4.1.1. Chaotic conglomerates

A chaotic distribution is the most common way of living on a barren land with little topographic marker points. Huts and shelters are placed in a random way, because there is no specific marker in the field and the people do not have the urge (or necessity) to build their houses in some sort of pattern. An element of temporality is often involved when houses or dwellings are located in such a way. The famous shantytowns, which are next to many big cities in Third World countries (Africa, South America and Asia) are good examples of chaotic conglomerates (fig. 509). They were initially built as temporary shelter, with haphazard gathered materials, but becoming more permanent when the economic situation does not change for the better.


Fig. 509 – This shantytown on the outskirts of Hong Kong was created east of Wong Tai Sin, north of Kowloon, and dated from 1980.

Chaotic, unstructured building has its own place within the quadralectic spectrum. It fits into the characteristics of the First Quadrant, where a higher order is not yet defined, because there are no boundaries to establish any distinction. The area is, in a psychological sense, in constant flux and/or in an eternal motion. No specific visibility other than ‘chaos’ can be distinguished. The form of this unidentifiable area in the (quadralectic) communication is called a unity, since its includes all thinkable and unthinkable situations.

Chaos is less common than one would expect in the building of modern cities. Apparently, there are many reasons for people not to build in a chaotic way. Laugiers wrote in his ‘Essai’ – in the eighteenth century (1755) – that ‘most towns are built haphazardly, following no system or design, and the resulting disorder is nowhere more shocking than in Paris’ (HERMANN, 1962; p 137). He was talking about that same state of semi-permanence living in Paris, which still occurs in the large cities of the development countries of today.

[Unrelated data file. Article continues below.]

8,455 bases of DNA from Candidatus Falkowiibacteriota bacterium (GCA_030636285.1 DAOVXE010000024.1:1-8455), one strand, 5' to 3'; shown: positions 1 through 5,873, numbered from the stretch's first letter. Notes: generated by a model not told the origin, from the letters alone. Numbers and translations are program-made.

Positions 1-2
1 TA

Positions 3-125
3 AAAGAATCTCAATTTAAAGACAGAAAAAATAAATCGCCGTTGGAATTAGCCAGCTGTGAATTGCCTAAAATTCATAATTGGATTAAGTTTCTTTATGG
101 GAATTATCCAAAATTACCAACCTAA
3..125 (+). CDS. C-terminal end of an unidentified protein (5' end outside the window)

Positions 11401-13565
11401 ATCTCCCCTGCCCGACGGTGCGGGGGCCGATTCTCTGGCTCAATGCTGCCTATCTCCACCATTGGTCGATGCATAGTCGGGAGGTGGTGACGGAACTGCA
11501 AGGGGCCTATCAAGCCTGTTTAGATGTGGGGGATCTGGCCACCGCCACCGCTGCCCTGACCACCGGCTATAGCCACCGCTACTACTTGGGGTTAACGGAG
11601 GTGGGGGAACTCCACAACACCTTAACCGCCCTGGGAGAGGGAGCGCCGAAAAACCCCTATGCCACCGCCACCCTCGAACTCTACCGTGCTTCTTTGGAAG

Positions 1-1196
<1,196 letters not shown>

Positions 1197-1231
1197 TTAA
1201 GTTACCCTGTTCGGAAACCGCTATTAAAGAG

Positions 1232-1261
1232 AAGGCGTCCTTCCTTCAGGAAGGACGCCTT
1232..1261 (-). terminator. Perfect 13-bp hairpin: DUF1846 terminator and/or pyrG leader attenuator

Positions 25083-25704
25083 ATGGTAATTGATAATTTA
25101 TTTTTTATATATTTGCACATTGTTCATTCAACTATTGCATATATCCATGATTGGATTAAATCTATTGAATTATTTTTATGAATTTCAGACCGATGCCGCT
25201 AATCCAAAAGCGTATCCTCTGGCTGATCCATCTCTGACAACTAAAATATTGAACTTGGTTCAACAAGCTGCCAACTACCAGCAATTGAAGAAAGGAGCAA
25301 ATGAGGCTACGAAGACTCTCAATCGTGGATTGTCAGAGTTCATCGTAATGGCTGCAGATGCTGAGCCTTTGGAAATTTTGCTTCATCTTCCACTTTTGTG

It was clear, in his view, that ‘a well-ordered town should have broad avenues, planted with double or treble rows of trees, should lead to the gates, all of which should be formed, not by miserable barrières like those of Paris, but by magnificent triumphal arches’. (Essai, p. 256). Behind the entrance gate, he foresaw a big square from which three streets should lead, fan-like, into the town. The search for order is an activity, which  takes place when parts are established and has its roots in the dynamic Second and/or Fourth Quadrant. These fragmented ideas will, in their final stage, end up in a new chaos (of a new First Quadrant) (fig. 510).


Fig. 510 – This proposed scheme gives the main psychological themes in the Fourth Quadrant. The subdivision (of the Fourth Quadrant) follows the same characteristics, which were earlier established in the Second Quadrant and will end with a new cycle.

The terms in the lower section of fig. 510 are inspired by the approach of the Dutch architect Raoul Bunschoten and the institute he co-founded, called CHORA. This latter organization is a cross between an academic research institute, a design office and a think-tank for urban policy. The processes within urban development are studied and the transformation by intervening is their main field of interest. Raoul Bunschoten proposed a methodology to deal with these developments consisting of four major parts:

1. How to see manifestations of global influences on local environ-ment?

2. How to model them?

3. How to develop and communicate scenarios based on this knowledge? And

4. How to implement these scenarios?

The first question could be tackled by an ‘annunciation’ (proclamation), which is framed by cultural preconceptions and existing forms. The models should map out incisions or lines of connection, because ‘by making an object, you question everything else’. Architecture should appear as an artificial continuation of the project of fragmentation and connection.

Raoul Bunschoten and his associates gave their project for the Center of Berlin (Germany, 1988) the name ‘Apeiron or Chaos embodied’. The term apeiron (the boundless) pointed to Anaximander (c. 611 – 546 BC), the Ionian philosopher, who believed that infinity holds the key to understanding. Steven M. ROSEN (2004) wrote a brilliant book on this subject and underlines the need to incorporate the notion of apeiron in our thinking (again). He points to a science of experiential reflection that questions the limits of the conceptual. ‘Chaos embodied’ is the teeming of the multitude, as it exists in fragmentation and shaping it into a new proposal.

CHORA – in their publication ‘Urban Flotsam’ (BINET et al., 2001) – advocates dynamic models to monitor the urban flux. They recognize four processes in urban development, which closely reflect the mood in the various quadrants of the quadralectic world view:



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